Federal Reserve - Bank Supervision
Federal Reserve > Monetary Policy • Bank Supervision • Financial Services
One of the primary reasons that Congress created the Federal Reserve
System in 1913 was to avoid banking crises like the one in 1907.
One way the Fed does that is by backing up banks' deposits, if need be
— through discount window loans. Another way the Fed works
to ensure a stable banking system is through regulation and supervision.
The Board of Governors is responsible for the regulation part — writing the rules that will keep the banking system stable and competitive. The 12 regional banks, along with the Board, are responsible for supervision — enforcing those rules.
The supervisory responsibility of the 12 Federal Reserve Banks has three components: 1) the establishment of safe, sound, and competitive banking practices; 2) the protection of consumers in financial transactions; and 3) the assurance of stable financial markets.
Safe, Sound, and Competitive Banking PracticesTogether, the regional Federal Reserve Banks supervise approximately 900 state member banks and 5,000 bank holding companies. Banks that are not supervised by the Federal Reserve — such as national banks and state banks that are not members of the Federal Reserve System — are supervised by the Office of the Comptroller of the Currency or the Federal Deposit Insurance Corporation, respectively.
The supervisory role of the Federal Reserve banks involves annual examinations of each bank's risk management and other performance measures. At each examination, the bank is given a performance rating from the Federal Reserve, which amounts to either a mark of approval or a warning to do better. Banks that do not get the mark of approval are monitored more closely throughout the year and can be mandated to make certain changes to come back within the bounds of the regulations.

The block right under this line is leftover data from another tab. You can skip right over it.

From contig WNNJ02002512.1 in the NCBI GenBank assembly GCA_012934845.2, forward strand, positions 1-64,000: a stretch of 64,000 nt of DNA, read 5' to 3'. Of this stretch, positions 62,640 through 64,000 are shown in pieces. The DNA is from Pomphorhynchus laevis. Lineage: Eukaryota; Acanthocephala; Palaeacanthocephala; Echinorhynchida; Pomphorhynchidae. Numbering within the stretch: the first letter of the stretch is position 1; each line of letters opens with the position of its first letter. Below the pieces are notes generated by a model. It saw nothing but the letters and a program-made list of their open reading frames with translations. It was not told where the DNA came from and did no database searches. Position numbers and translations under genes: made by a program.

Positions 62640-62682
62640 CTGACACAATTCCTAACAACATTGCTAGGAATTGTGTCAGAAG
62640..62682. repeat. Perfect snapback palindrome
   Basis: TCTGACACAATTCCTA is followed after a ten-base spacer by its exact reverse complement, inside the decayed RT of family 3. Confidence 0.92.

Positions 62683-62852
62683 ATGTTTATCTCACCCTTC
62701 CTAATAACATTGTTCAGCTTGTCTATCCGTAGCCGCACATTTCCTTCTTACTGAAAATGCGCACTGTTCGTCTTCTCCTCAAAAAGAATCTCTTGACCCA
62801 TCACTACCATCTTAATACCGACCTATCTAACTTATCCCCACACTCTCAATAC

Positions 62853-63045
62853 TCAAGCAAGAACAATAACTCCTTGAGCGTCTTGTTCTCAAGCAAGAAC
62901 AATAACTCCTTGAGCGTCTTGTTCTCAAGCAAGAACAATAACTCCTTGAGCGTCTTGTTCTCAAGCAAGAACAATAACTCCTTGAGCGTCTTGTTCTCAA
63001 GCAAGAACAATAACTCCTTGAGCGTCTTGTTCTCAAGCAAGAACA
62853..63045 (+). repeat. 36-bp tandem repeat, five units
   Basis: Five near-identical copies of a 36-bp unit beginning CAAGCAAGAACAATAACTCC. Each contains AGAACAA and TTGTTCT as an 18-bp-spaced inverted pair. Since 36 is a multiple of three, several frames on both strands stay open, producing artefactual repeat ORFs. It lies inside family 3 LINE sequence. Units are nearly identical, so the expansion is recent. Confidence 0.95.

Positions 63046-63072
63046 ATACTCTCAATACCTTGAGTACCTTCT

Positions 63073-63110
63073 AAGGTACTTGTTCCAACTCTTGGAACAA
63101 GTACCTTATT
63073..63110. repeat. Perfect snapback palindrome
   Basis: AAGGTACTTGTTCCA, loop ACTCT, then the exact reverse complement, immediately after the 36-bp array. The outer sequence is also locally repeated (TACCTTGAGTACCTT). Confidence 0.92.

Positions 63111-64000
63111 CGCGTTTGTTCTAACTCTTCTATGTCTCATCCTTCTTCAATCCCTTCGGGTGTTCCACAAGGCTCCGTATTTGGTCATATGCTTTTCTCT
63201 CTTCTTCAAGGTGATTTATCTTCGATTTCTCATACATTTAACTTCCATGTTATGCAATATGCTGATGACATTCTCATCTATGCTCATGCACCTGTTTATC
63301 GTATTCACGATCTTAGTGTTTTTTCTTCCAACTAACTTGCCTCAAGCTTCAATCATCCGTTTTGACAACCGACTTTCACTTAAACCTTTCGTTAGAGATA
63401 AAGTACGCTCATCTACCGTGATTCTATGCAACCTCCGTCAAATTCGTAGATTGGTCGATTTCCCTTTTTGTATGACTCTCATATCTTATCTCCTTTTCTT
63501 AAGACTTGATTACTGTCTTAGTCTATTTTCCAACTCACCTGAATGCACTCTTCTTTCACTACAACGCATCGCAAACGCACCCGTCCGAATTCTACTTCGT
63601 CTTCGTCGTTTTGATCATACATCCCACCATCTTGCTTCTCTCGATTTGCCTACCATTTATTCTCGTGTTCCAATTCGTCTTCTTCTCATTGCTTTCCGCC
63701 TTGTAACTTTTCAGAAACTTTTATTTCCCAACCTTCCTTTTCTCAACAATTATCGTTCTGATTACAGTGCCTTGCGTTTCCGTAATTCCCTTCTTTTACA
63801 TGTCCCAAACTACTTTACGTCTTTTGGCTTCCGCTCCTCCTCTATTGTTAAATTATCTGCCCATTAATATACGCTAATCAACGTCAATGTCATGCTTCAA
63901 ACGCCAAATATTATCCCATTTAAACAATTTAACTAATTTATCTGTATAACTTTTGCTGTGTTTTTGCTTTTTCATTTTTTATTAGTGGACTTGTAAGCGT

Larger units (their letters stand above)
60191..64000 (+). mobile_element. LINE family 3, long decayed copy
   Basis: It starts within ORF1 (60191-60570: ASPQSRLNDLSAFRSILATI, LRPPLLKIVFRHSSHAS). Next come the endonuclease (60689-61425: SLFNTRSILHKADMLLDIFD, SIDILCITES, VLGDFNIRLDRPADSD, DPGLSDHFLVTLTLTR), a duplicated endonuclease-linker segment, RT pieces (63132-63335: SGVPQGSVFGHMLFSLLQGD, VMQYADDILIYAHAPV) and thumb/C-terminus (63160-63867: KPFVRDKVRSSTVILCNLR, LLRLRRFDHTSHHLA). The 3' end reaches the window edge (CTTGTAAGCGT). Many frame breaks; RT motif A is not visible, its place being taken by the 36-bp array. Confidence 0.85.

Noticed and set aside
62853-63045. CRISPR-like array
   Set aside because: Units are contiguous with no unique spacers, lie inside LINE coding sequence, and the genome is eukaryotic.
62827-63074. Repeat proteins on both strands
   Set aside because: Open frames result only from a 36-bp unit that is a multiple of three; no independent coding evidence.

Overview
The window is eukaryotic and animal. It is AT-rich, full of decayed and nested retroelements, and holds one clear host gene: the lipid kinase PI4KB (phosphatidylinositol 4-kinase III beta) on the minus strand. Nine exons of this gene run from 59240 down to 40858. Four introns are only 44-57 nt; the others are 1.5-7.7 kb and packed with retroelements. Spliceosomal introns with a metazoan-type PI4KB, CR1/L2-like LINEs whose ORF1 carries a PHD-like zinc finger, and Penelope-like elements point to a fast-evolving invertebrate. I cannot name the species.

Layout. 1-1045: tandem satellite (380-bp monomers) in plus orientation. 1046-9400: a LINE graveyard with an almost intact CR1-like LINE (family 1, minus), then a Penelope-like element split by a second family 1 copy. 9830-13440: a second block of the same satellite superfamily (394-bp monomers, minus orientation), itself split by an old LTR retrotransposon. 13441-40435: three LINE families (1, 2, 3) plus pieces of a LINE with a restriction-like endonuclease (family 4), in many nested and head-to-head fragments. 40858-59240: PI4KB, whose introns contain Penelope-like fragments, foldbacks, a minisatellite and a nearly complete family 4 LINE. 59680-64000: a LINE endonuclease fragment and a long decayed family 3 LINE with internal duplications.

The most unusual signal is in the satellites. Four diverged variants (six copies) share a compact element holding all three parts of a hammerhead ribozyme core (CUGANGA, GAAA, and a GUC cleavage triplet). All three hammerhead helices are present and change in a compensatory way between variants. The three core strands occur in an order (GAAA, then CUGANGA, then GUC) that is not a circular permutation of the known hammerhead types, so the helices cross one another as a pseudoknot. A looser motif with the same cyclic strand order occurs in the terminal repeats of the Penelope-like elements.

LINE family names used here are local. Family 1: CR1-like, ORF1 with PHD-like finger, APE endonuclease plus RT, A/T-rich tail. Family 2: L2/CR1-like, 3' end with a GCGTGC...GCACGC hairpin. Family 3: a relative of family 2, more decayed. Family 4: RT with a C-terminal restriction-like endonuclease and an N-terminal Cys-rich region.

Protection of Consumers in Financial TransactionsCongress has charged the Federal Reserve with making, interpreting, and enforcing laws that protect the rights of consumers — such as discrimination in lending and inaccurate disclosure of credit costs or interest rates.
The Federal Reserve Banks also take a large educational role in helping consumers understand the rights they have in financial transactions, and helping consumers spot signs that those rights are being violated.
Assurance of Stable Financial Markets
One of the causes of the banking crisis in 1907 was that banks were unable to satisfy all of their customers' withdrawal requests — because they did not have enough money in the vaults. One of the roles of the Federal Reserve Banks, then, is to lend money to banks to cover short-term account deficits. These loans are conducted through the discount window at each of the regional Federal Reserve Banks.
At one time, the policy covering discount window transactions was that the Federal Reserve Bank should be a lender of last resort — banks should only turn to the discount window when unable to borrow money from other banks, for example. Today, the discount window is used often by banks to satisfy their short-term funds needs, as well as to fund longer-term loans (e.g. those needed to cover seasonal fluctuations in customer deposits and withdrawals). Loans made through the discount window are transacted at the prevailing discount rate.
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Federal Reserve Bank - Banking Supervision Function